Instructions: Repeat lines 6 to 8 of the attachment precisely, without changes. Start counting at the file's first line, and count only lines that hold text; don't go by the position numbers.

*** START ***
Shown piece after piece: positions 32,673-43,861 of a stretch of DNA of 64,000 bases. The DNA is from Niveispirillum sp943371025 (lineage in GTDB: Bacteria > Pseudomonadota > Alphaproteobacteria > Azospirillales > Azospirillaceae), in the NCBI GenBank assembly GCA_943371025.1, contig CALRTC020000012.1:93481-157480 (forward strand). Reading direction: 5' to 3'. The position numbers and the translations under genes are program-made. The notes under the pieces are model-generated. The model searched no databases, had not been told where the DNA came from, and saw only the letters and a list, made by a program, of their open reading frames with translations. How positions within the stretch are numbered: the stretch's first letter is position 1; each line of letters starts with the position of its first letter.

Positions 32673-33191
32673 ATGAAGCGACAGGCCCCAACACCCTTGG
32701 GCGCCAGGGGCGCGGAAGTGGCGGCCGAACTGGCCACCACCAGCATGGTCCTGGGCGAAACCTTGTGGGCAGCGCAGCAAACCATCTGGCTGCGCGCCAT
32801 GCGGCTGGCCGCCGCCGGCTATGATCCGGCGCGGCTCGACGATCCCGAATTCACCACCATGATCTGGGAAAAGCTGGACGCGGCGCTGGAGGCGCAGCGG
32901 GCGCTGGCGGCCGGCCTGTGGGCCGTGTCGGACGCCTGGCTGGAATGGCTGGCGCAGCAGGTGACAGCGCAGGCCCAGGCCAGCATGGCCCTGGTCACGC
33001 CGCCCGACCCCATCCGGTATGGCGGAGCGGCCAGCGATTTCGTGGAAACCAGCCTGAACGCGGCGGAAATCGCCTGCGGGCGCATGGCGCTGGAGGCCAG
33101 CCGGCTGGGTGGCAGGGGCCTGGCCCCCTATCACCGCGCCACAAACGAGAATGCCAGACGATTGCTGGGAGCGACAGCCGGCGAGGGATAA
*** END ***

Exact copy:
32901 GCGCTGGCGGCCGGCCTGTGGGCCGTGTCGGACGCCTGGCTGGAATGGCTGGCGCAGCAGGTGACAGCGCAGGCCCAGGCCAGCATGGCCCTGGTCACGC
33001 CGCCCGACCCCATCCGGTATGGCGGAGCGGCCAGCGATTTCGTGGAAACCAGCCTGAACGCGGCGGAAATCGCCTGCGGGCGCATGGCGCTGGAGGCCAG
33101 CCGGCTGGGTGGCAGGGGCCTGGCCCCCTATCACCGCGCCACAAACGAGAATGCCAGACGATTGCTGGGAGCGACAGCCGGCGAGGGATAA